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April 15, 2019 / Sian Moore

In Memory of Professor David Gray

D GRAY Profilesize 500x500 (002)Professor David Gray, who died on 7 March 2019 far too young at the age of 66, was a distinguished researcher in the field of management learning, who was always keen to disseminate his ideas amongst professional practitioners, and committed to mentoring and supporting younger scholars.

David joined the University of Greenwich in 2012 as Professor of Leadership and Organisational Behaviour, after 22 years at the University of Surrey. He founded the Leadership and Organisational Behaviour research group, bringing focus and energy to an area which had previously been neglected. David led by example, raised the aspirations of the nascent group, and was critical in attracting new researchers to join. The group now forms a thriving part of the Centre for Research in Employment and Work.

He had already worked with Greenwich colleagues earlier in his career, including Ken Marsh, Stuart Bradley and Malcolm Ryan.  He led several EU-funded education, teacher training and lifelong learning projects from c. 1997-208, and in 2006-09 won SEEDA funding for the Leadership Academy, inviting Jill Jameson from Education to be part of this.  He was greatly valued by Education colleagues and students for his knowledgeable, diligent, supportive approach.

In his time at Greenwich from 2012 onwards David built on his body of work in management learning to focus specifically on coaching and mentoring, most recently looking at the professional identity of coaches with Barry Curnow and Catherine Farrant, funded by a grant from the University.  David was in demand as a professional adviser to several of the professional coaching associations and in 2017 this led to the 6th European Mentoring and Coaching Council Research Conference being held at Greenwich.  With funding from the law firm Kingston Smith, and in collaboration with Professor Mark Saunders from the University of Birmingham, he opened up a new seam of research on Small and Medium Enterprises, investigating triggers for their success.  The extent of his research network was apparent from the number of eminent scholars who attended his funeral, including Mark Saunders who gave a tribute.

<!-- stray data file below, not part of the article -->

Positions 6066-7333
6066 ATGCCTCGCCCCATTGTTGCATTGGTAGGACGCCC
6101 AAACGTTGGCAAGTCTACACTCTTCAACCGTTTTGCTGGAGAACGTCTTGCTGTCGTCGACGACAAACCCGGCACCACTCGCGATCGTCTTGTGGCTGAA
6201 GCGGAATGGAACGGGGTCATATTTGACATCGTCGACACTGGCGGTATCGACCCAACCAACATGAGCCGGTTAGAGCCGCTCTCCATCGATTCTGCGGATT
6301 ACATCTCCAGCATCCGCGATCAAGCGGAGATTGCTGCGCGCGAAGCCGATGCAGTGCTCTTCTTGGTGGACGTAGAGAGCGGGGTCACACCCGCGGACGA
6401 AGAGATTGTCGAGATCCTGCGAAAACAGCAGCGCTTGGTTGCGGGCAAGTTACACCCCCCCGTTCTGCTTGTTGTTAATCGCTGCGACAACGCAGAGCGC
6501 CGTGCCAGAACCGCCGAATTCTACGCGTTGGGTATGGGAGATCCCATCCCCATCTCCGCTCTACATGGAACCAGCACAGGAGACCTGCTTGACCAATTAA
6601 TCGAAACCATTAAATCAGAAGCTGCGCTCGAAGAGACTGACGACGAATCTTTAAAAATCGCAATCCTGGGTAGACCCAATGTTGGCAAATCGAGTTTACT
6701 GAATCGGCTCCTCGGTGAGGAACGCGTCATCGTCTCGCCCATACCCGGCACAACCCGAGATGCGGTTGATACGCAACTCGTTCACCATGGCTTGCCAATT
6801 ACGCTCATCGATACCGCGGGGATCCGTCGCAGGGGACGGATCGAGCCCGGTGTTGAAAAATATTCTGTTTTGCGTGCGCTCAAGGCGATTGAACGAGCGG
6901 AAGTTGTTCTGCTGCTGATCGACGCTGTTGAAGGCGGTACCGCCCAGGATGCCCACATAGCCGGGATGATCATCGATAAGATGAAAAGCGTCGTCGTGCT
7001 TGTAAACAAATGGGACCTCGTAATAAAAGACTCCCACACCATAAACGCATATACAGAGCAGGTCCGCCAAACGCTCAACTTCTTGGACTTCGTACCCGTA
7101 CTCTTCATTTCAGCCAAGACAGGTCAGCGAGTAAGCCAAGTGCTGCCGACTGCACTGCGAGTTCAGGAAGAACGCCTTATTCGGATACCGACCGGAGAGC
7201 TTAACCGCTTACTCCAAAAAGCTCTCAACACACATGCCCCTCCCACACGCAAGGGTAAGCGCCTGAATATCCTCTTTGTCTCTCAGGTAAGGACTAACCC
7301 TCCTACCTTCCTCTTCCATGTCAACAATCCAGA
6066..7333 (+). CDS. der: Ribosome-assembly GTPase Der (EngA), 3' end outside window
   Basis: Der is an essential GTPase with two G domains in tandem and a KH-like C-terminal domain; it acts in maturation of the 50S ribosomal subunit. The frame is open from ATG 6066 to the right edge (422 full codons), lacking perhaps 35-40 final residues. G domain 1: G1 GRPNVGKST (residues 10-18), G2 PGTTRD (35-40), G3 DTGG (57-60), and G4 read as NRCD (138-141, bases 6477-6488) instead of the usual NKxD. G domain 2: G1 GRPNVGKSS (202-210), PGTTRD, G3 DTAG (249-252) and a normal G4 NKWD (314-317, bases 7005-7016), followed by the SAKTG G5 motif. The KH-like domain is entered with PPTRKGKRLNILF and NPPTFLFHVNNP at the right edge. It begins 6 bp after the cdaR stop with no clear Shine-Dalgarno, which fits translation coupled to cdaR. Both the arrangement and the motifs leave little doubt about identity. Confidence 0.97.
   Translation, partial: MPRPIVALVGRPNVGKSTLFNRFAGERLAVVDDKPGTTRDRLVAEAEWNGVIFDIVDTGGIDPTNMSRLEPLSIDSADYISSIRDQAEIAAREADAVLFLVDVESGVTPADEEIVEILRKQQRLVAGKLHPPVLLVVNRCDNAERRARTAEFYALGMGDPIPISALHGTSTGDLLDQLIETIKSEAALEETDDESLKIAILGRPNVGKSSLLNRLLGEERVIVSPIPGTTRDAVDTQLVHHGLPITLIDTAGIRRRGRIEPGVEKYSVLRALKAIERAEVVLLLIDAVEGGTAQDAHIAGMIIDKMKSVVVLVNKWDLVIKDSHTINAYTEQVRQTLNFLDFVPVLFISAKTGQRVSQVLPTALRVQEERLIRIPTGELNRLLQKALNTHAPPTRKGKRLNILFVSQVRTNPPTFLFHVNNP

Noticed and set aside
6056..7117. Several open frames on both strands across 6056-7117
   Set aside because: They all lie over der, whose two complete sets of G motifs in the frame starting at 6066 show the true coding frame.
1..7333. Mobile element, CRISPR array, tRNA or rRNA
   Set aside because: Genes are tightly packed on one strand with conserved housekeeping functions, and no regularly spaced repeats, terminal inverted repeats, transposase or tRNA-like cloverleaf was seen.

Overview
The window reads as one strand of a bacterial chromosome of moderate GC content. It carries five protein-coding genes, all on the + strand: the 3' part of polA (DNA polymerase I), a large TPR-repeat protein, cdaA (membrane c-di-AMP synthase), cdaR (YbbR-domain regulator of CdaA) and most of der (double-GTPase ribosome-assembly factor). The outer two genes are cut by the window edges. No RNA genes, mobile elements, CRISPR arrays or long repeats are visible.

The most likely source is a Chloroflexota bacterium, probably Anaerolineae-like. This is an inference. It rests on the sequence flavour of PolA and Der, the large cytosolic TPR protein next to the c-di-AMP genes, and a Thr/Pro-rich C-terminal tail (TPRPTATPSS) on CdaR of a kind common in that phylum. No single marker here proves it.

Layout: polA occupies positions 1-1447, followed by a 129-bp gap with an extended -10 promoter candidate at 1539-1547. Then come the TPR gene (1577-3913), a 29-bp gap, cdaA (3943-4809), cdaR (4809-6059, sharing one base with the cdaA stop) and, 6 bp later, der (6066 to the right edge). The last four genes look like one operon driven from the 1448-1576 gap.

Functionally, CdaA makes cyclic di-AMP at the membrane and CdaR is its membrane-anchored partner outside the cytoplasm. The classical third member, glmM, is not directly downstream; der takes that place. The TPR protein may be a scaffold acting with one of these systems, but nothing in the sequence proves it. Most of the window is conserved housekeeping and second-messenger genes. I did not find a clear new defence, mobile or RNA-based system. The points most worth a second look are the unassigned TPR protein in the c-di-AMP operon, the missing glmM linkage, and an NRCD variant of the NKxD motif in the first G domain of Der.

While David was very successful in publishing in top journals, he was always keen to have a wider impact on professional practitioners too, an example being his book, A Critical Introduction to Coaching and Mentoring, co-authored with Bob Garvey in 2016. David also made a significant contribution to teaching and learning, notably through his successful textbooks on research methods, Doing Research in the Real World and Doing Research in the Business World.

David played an important part in developing the PhD community at Greenwich, in two separate ways. He was an encouraging but exacting supervisor, and supervised Dr Joanna Molyn’s doctoral studies which looked at mentoring in the context of students rather than managers. They went on to  win a research grant from the Institute of Coaching at Harvard Medical School/McLean Hospital to investigate the effectiveness of coaching in increasing students’ resilience, goal attainment and wellbeing in a longitudinal RCT study, the first of this type . David had a wider impact too on the PhD community by chairing the Research Degrees Committee in the Business Faculty for 5 years, overseeing the progress of PhD students with fairness and rigour.

David was an engaging colleague, full of energy and with a wide range of interests, especially history. He was an excellent golfer, though – typically- never satisfied with his own performances. Lowering his handicap fell only slightly below increasing his H Index on his list of priorities. Above all, he was a kind and generous man, and many of his colleagues will be grateful for the unobtrusively offered help he gave them.

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